Homer Alaska - News

Story last updated at 4:49 PM on Wednesday, June 22, 2011

Fifth candidate announces for mayor

By McKibben Jackinsky
Staff Writer


Gary Superman

Gary Superman of Nikiski has thrown his hat into the ring of candidates in the 2011 race for Kenai Peninsula Borough Mayor.

That brings the number of candidates to five, with Dale Bagley of Soldotna, Debbie Holle Brown of Kasilof, Ron Long of Seward and Fred Sturman of Kenai already on the campaign trail.

"I expect some others may throw in, but if you want to be serious, you've got to throw in a little before the filing date," Superman told the Homer News, referring to the filing period for borough offices that officially opens at 8 a.m. Aug. 1 and closes at 4:30 p.m. Aug. 15. Candidate filing forms are available in mid-July.

Originally from Springfield, Mass., Superman has lived in Nikiski for the past 36 years. He has worked in construction most of his life, and for the past 18 years has owned Hunger Hut, a bar, motel and liquor store, with his wife.

Superman served on the Kenai Peninsula Borough Assembly for a total of four terms, beginning 1989-1992, returning in 2001, and reelected in 2004 and 2007. In 2004-2005, he was assembly president. In 2005, he ran for borough mayor and came in third, taking 15.46 percent of the vote. Currently, Superman serves as president of Kenai Peninsula CHARR — Cabaret, Hotel, Restaurant and Retailers Association — and is a member of Alaska CHARR's board of directors.

Asked why he was running for borough mayor, Superman said, "It's distressing to see what's going on around here, meaning the close-out of several long-term, large, industrial businesses in the north peninsula. There's a net effect that reverberates through most businesses in the north Kenai, of which I am one, so I know what's going on."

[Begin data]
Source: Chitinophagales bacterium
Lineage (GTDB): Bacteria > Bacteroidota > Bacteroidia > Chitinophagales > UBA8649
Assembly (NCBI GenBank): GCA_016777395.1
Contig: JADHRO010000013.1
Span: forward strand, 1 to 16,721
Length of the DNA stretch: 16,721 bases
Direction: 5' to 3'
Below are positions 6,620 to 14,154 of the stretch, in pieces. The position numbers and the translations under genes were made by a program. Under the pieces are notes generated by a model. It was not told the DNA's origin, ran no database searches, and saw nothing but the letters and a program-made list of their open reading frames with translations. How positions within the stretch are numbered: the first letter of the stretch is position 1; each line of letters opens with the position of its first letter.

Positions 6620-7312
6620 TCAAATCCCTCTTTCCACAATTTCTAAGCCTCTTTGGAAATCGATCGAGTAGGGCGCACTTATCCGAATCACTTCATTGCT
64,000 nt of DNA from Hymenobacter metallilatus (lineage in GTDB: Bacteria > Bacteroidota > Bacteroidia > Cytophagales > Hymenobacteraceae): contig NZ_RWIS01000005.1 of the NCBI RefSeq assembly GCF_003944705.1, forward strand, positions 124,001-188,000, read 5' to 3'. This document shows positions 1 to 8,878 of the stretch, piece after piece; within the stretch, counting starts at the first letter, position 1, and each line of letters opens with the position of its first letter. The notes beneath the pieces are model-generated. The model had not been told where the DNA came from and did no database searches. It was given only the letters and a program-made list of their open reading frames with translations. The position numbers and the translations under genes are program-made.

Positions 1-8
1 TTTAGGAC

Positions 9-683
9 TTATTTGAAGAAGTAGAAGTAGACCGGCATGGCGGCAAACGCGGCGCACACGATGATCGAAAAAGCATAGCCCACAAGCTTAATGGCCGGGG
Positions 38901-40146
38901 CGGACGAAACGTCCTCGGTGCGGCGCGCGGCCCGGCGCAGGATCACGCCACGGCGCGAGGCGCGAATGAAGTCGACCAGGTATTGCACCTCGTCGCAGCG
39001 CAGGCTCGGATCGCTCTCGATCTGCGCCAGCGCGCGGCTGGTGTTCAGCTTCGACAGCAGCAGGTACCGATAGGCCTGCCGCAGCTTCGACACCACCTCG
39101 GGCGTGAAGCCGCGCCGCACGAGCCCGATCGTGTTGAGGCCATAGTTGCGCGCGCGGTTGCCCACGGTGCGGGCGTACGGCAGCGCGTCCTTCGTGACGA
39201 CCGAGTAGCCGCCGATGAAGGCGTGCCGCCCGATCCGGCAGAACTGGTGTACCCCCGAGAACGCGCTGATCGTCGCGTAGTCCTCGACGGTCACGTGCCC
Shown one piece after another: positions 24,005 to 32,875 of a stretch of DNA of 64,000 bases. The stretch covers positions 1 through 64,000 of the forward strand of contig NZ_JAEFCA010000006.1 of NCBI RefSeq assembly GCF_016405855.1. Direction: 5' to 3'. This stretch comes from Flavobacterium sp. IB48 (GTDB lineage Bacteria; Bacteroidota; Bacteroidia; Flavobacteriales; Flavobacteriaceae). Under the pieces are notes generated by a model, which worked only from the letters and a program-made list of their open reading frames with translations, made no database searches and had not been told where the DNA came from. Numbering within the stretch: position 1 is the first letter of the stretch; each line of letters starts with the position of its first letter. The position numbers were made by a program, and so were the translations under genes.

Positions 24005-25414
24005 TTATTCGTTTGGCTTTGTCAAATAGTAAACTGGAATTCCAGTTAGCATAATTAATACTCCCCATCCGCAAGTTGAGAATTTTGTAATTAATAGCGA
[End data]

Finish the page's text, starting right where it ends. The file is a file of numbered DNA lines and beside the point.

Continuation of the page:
Tracking changes in the business arena would allow the borough to prepare for such shifts, said Superman, pointing to the possibility of an in-state gas line coming to the peninsula and to the work currently being done in Canada on a jack-up drilling rig owned by Escopeta Oil and Gas. The company plans to use it to drill exploration wells in Cook Inlet.

"They're doing some of the work on that rig that was going to be done here, so it's a loss immediately for the area. ... We expected to see a little activity out of here," said Superman. "We should be ready for events like that, tracking these events very closely. ... Good news, bad news or neutral, we should be staying on top of these developments."

Support from the federal government is another outside force that impacts the borough's business climate, Superman said.

"Spending up here is a huge component of the economy. It bleeds down to the local level. I think we need to be aware of that and gird ourselves for what could happen here," said Superman. "In other words, no out-of-control spending at the local level."

Overall, he said he "thinks the borough is in fairly good shape financially and I want to make sure we stay that way."

A web site, complete with a schedule of campaign activities, is currently under construction at www.supermanformayor.com.

Until then, Superman can be contacted at (907) 776-8448 or (907) 252-264.

McKibben Jackinsky can be reached at mckib- ben.jackinsky@homernews.com.